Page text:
Critic's Notebook

Restaurants That Look Like “Before” Pictures

Ray’s Boathouse reopening reminds us of a few other restaurants screaming for a remodel.

By Kathryn Robinson January 22, 2013

Nobody's messing with this part.

We know it’s a tough business, restaurateurs. Diners are a loutish bunch, using your space hard then never even offering to help clean up. Some of you have been in business for decades—a feat that merits applause, but unfortunately leaves some of you stuck in an earlier era. Chained to your own properties, a few of you aren’t getting out enough to size up your competitors.

Reality check: Some of your properties could use good makeovers.

Ray’s Boathouse was one of those—but it reopens a week from today, upgraded rafters to pier. Chef Wayne Johnson says expect a 31-foot bar in the middle of the room, private dining rooms on the north side, and more traditional seating along the south end, with booths along the wall. Everything will be hauled into the 21st century, carpets to upholstery—even that interface where décor meets food: plating. Johnson says to expect “more airiness on the plate,” as opposed to the vertically stacked preparations that now feel so ‘90s. “You will see more Picaso,” promises Johnson. Whoa.

Who else could use upgrades? Allow me to nominate Leschi’s BluWater Bistro, which is so nearly unchanged from its ‘80s run as Leschi Lakecafe it feels like Hall and Oates ought to be enjoying some salad bar with Duran Duran in the next booth. A lot of International District places are pretty rough around the edges, but dim sum magnet Jade Garden takes top honors; its carpet alone looks like it could tell stories of the Xia Dynasty. Judging from the crowds on the sidewalk every weekend—nobody minds.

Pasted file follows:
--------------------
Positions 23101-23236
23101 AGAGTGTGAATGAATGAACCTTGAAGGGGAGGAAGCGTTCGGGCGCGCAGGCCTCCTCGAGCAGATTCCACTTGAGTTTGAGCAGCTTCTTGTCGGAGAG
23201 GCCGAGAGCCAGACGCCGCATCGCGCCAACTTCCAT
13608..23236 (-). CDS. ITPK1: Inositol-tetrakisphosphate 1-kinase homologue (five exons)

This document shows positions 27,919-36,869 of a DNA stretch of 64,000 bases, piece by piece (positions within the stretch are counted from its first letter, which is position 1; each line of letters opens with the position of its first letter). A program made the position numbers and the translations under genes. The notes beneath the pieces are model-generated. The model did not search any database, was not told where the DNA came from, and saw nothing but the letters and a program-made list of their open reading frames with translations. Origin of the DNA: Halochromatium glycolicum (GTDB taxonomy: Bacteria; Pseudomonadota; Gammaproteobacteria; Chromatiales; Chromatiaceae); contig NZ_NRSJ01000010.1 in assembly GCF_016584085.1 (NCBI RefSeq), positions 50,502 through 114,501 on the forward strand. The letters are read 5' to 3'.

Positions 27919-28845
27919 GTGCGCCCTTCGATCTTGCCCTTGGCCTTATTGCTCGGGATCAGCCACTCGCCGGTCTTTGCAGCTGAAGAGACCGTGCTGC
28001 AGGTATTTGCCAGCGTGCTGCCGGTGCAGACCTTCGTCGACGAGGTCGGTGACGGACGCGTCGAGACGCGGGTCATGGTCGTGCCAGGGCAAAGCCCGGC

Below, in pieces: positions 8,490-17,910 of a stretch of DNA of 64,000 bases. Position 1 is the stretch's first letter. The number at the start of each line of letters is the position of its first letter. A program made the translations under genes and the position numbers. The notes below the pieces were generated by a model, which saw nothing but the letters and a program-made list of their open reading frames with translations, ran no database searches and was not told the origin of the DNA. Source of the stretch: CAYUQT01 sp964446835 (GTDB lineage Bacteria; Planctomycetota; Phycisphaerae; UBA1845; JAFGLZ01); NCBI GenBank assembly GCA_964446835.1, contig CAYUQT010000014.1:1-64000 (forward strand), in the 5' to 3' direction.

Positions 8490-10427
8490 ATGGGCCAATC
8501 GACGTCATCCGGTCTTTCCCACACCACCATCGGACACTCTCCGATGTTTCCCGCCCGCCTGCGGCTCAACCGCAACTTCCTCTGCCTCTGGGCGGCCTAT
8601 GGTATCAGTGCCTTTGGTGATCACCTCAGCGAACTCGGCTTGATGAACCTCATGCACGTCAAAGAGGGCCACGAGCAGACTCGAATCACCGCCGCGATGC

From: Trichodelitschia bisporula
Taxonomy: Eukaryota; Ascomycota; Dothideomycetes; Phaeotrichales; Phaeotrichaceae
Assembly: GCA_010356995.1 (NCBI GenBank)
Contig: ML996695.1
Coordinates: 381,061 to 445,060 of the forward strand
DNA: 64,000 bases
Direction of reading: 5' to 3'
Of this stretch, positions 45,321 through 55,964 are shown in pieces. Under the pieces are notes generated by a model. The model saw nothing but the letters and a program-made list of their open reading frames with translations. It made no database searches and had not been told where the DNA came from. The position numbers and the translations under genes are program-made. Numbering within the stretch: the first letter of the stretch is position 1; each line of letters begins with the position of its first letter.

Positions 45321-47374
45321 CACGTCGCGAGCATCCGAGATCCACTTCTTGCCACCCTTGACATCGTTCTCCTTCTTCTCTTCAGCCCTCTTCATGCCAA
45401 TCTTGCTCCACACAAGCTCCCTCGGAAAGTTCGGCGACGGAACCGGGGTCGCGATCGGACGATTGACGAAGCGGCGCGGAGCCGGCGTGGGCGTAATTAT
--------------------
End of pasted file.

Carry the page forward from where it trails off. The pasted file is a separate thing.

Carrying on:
Indeed, some of the most high-end spots in our area are beloved by many—and notably frayed. A recent visit to Ponti Seafood Grill on the Ship Canal featured all that only-in-Seattle view, along with interior views of shabby carpet and dingy surfaces. My vote for most-in-need-of-refreshment is Café Juanita, Holly Smith’s otherwise masterful destination Italian restaurant tucked into the wilds of north Kirkland. If there’s another restaurant maintaining such a vivid disconnect between level of cuisine and condition of surroundings, I don’t know it. I’ve spied ripped upholstery and stained menus in this restaurant—which, taken together with its bleakly un-landscaped entry, is not worthy of a place charging $36 for a meat course. 

Anyone else dying to go on a secret midnight landscaping run—or some other enhancement—at their favorite eatery? Share with the class.      

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